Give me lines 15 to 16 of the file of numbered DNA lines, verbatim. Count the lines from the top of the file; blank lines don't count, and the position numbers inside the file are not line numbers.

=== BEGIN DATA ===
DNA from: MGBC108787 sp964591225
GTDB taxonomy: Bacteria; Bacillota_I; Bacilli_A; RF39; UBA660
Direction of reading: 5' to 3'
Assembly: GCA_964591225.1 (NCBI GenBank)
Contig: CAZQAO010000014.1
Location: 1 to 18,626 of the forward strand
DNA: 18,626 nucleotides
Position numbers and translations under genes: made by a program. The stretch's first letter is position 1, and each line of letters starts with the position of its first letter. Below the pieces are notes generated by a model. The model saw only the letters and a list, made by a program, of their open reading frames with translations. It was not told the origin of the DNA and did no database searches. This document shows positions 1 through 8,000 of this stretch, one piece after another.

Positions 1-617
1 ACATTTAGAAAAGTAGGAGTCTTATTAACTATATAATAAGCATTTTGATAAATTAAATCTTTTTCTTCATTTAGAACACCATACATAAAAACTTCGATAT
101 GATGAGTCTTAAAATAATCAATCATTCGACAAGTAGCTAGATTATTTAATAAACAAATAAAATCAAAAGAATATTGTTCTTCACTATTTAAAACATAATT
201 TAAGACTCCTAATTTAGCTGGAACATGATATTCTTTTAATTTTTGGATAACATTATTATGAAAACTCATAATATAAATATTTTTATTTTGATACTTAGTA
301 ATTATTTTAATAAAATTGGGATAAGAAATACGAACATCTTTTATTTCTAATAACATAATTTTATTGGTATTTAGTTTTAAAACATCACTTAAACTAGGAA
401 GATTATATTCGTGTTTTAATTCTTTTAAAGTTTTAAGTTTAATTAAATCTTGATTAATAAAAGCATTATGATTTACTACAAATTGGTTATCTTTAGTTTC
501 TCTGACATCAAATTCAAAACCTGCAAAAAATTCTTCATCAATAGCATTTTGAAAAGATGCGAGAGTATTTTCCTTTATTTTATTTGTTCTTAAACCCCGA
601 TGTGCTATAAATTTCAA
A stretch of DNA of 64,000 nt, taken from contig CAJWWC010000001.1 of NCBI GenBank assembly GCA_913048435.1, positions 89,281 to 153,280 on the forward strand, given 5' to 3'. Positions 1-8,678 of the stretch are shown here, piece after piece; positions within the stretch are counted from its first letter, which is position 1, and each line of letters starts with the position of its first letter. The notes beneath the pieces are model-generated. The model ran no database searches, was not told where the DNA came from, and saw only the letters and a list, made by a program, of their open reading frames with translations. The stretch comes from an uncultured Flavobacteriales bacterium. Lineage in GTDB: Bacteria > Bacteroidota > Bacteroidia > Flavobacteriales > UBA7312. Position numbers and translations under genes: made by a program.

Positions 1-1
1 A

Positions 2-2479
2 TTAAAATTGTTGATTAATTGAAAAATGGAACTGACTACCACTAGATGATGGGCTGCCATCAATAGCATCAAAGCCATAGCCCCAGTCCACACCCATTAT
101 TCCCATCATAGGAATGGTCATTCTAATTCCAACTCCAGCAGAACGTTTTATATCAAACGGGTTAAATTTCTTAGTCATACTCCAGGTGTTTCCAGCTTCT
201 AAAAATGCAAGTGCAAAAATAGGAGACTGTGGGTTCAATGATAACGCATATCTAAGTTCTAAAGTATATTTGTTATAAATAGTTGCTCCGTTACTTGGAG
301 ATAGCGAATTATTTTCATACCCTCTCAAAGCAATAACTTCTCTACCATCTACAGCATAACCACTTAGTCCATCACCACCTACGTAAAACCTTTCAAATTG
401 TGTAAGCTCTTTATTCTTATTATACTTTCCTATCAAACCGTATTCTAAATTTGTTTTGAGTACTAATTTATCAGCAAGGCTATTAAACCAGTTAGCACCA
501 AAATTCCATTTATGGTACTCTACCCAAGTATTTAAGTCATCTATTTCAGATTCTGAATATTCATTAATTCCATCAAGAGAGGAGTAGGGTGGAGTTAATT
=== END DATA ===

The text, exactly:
501 TCTGACATCAAATTCAAAACCTGCAAAAAATTCTTCATCAATAGCATTTTGAAAAGATGCGAGAGTATTTTCCTTTATTTTATTTGTTCTTAAACCCCGA
601 TGTGCTATAAATTTCAA